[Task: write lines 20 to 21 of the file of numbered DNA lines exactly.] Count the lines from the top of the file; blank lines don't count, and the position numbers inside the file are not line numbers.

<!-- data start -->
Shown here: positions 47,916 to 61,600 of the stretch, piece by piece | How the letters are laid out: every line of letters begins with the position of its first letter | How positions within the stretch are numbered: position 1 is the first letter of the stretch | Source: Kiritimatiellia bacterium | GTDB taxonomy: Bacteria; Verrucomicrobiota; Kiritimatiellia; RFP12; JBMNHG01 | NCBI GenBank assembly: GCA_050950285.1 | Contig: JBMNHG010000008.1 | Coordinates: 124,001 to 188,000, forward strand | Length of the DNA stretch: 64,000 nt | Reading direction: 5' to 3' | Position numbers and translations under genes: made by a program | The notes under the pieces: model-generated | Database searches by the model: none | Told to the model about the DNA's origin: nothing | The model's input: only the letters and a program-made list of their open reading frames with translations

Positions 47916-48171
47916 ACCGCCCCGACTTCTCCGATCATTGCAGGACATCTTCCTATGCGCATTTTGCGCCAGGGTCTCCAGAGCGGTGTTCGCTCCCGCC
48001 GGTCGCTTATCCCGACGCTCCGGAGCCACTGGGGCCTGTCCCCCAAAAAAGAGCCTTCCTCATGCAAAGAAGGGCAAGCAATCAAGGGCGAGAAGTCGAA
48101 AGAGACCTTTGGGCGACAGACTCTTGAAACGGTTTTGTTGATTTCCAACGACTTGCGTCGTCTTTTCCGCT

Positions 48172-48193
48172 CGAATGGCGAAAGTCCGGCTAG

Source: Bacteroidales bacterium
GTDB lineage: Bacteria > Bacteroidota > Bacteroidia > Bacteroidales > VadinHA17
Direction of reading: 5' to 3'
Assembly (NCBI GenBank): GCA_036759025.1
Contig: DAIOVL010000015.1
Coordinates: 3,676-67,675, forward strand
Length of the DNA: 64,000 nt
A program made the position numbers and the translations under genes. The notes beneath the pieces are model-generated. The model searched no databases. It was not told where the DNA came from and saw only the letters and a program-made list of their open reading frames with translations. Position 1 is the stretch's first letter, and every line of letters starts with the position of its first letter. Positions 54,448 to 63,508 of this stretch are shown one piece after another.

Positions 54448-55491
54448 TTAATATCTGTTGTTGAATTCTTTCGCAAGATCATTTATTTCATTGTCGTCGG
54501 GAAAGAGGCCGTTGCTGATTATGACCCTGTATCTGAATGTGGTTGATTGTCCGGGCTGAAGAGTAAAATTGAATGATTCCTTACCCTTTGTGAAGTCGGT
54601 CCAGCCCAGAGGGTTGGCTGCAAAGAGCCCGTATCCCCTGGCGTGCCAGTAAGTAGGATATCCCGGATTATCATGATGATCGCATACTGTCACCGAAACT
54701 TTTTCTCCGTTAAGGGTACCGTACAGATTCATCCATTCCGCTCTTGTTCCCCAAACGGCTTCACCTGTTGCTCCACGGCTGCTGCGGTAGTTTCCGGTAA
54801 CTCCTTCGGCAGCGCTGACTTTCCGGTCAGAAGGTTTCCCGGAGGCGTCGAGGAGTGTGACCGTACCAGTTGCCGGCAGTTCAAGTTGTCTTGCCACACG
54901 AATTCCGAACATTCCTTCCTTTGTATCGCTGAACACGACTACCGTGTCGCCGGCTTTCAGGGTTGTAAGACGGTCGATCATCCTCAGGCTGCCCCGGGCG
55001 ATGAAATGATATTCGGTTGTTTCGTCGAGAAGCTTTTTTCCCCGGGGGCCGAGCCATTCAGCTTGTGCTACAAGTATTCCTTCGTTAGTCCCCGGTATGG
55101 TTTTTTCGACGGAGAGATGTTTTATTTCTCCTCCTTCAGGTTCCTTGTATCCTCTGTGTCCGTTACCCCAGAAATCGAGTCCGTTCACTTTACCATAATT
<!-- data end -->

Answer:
54701 TTTTCTCCGTTAAGGGTACCGTACAGATTCATCCATTCCGCTCTTGTTCCCCAAACGGCTTCACCTGTTGCTCCACGGCTGCTGCGGTAGTTTCCGGTAA
54801 CTCCTTCGGCAGCGCTGACTTTCCGGTCAGAAGGTTTCCCGGAGGCGTCGAGGAGTGTGACCGTACCAGTTGCCGGCAGTTCAAGTTGTCTTGCCACACG